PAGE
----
Education : A hacker’s perspective

Well I can go on with my own words , but somehow I failed to be so conclusive and convincing than this speech by Wark McKenzie – How a hacker feels about education :

Education

Education is slavery, it enchains the mind and makes it a resource for class power. When the ruling class preaches the necessity of an education it invariably means an education in necessity. Education is not the same as knowledge. Nor is it the necessary means to acquire knowledge. Education is the organisation of knowledge within the constraints of scarcity. Education ‘disciplines’ knowledge, segregating it into homogenous ‘fields’, presided over by suitably ‘qualified’ guardians charged with policing the representation of the field. One may acquire an education, as if it were a thing, but one becomes knowledgeable, through a process of transformation. Knowledge, as such, is only ever partially captured by education, its practice always eludes and exceeds it.

The pastoralist class has resisted education, other than as indoctrination in obedience. When capital required ‘hands’ to do its dirty work, the bulk of education was devoted to training useful hands to tend the machines, and docile bodies who would accept as natural the social order in which they found themselves. When capital required brains, both to run its increasingly complex operations and to apply themselves to the work of consuming its products, more time spent in the prison house of education was required for admission to the ranks of the paid working class.

The so-called middle class achieve their privileged access to consumption and security through education, in which they are obliged to invest a substantial part of their income. But most remain workers, even though they work with information rather than cotton or metal. They work in factories, but are trained to think of them as offices. They take home wages, but are trained to think of it as a salary. They wear a uniform, but are trained to think of it as a suit. The only difference is that education has taught them to give different names to the instruments of exploitation, and to despise those their own class who name them differently.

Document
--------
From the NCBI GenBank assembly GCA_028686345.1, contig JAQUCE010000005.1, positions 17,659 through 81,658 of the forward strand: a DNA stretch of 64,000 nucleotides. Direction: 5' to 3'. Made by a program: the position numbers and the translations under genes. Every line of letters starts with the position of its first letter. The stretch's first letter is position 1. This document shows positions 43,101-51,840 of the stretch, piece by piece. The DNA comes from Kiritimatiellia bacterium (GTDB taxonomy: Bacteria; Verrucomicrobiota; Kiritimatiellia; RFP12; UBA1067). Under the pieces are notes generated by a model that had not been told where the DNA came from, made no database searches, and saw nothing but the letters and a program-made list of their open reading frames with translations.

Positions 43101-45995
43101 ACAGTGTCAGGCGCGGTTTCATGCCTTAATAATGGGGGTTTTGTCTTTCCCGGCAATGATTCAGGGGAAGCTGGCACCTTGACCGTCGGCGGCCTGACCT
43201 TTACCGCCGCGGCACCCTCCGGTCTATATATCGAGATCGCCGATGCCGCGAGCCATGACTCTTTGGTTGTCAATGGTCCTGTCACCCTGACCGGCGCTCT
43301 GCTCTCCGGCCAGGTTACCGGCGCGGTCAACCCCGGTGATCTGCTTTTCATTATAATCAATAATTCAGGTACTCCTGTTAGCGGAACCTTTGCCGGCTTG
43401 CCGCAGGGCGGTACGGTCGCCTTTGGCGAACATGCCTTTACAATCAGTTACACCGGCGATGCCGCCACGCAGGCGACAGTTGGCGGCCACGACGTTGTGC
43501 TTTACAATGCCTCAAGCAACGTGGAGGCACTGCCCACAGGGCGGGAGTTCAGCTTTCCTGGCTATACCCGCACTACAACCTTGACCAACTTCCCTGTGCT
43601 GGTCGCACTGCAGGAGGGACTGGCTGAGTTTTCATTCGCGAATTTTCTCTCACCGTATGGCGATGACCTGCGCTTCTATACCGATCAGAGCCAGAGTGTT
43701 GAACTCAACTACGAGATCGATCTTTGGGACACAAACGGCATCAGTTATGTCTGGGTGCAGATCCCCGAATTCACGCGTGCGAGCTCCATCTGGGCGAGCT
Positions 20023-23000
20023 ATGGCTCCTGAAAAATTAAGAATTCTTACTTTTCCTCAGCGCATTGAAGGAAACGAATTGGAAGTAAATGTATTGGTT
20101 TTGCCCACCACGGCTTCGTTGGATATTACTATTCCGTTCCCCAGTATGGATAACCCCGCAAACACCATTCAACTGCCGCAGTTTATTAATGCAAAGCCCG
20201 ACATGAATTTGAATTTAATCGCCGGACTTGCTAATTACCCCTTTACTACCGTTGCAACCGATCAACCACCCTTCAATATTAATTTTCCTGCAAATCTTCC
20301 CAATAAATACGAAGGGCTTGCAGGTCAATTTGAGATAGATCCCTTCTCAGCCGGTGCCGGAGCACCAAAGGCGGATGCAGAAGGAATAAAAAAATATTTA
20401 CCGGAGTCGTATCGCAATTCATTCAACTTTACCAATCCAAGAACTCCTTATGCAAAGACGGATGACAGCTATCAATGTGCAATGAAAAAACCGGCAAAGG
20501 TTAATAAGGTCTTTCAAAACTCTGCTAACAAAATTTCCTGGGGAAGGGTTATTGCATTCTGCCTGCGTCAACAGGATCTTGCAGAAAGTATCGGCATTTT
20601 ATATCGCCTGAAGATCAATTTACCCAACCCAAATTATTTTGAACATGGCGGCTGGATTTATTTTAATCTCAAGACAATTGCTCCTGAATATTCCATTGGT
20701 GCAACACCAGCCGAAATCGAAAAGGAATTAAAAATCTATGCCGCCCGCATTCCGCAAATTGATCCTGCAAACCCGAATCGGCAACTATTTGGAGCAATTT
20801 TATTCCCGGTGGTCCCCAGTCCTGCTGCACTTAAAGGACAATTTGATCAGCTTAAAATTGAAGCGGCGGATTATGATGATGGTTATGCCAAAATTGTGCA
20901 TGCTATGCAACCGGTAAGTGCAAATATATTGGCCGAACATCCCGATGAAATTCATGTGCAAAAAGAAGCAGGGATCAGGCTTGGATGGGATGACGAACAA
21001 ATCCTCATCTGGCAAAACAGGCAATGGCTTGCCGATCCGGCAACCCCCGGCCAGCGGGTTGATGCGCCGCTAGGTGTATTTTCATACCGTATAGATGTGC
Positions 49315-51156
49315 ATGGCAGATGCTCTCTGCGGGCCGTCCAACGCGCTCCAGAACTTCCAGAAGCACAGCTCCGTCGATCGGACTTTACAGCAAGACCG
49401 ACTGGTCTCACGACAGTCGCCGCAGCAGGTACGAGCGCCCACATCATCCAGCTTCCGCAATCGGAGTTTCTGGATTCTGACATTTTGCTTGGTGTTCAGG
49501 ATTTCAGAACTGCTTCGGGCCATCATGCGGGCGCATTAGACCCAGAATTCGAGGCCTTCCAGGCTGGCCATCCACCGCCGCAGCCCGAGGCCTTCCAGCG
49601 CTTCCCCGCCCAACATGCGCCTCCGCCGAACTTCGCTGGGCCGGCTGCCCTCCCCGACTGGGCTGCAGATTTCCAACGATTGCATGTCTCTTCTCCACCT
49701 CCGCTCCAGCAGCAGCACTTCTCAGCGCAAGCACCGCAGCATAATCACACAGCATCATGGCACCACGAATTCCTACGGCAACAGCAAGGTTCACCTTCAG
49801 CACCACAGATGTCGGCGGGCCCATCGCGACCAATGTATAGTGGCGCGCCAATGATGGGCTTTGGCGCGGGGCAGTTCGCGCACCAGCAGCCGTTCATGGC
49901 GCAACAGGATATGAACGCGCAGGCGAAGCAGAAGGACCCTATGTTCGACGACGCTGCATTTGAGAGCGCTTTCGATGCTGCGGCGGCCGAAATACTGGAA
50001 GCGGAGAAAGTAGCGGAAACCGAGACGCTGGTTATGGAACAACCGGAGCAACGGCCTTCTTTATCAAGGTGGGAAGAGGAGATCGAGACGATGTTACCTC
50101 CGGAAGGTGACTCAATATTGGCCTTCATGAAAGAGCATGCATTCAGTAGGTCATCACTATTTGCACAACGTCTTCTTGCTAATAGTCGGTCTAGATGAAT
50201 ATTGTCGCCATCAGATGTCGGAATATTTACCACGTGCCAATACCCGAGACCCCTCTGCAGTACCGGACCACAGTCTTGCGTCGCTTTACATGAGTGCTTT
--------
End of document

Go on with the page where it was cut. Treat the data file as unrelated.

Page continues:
Where the capitalist class sees education as a means to an end, the vectoralist class sees it as an end in itself. It sees opportunities to make education a profitable industry in its own right, based on the securing of intellectual property as a form of private property. To the vectoralists, education, like culture, is just ‘content’ for commodification.

The hacker class have an ambivalent relationship to education. The hacker class desires knowledge, not education. The hacker comes into being though the pure liberty of knowledge in and of itself. The hack expresses knowledge in its virtuality, by producing new abstractions that do not necessarily fit the disciplinary regime of managing and commodifying education. . Hacker knowledge implies, in its practice, a politics of free information, free learning, the gift of the result to a network of peers. Hacker knowledge also implies an ethics of knowledge subject to the claims of public interest and free from subordination to commodity production. This puts the hacker into an antagonistic relationship to the struggle of the capitalist class to make education an induction into wage slavery.

Only one intellectual conflict has any real bearing on the class issue for hackers: Whose property is knowledge? Is it the role of knowledge to authorise subjects through education that are recognised only by their function in an economy by manipulating its authorised representations as objects? Or is it the function of knowledge to produce the ever different phenomena of the hack, in which subjects become other than themselves, and discover the objective world to contain potentials other than it appears?

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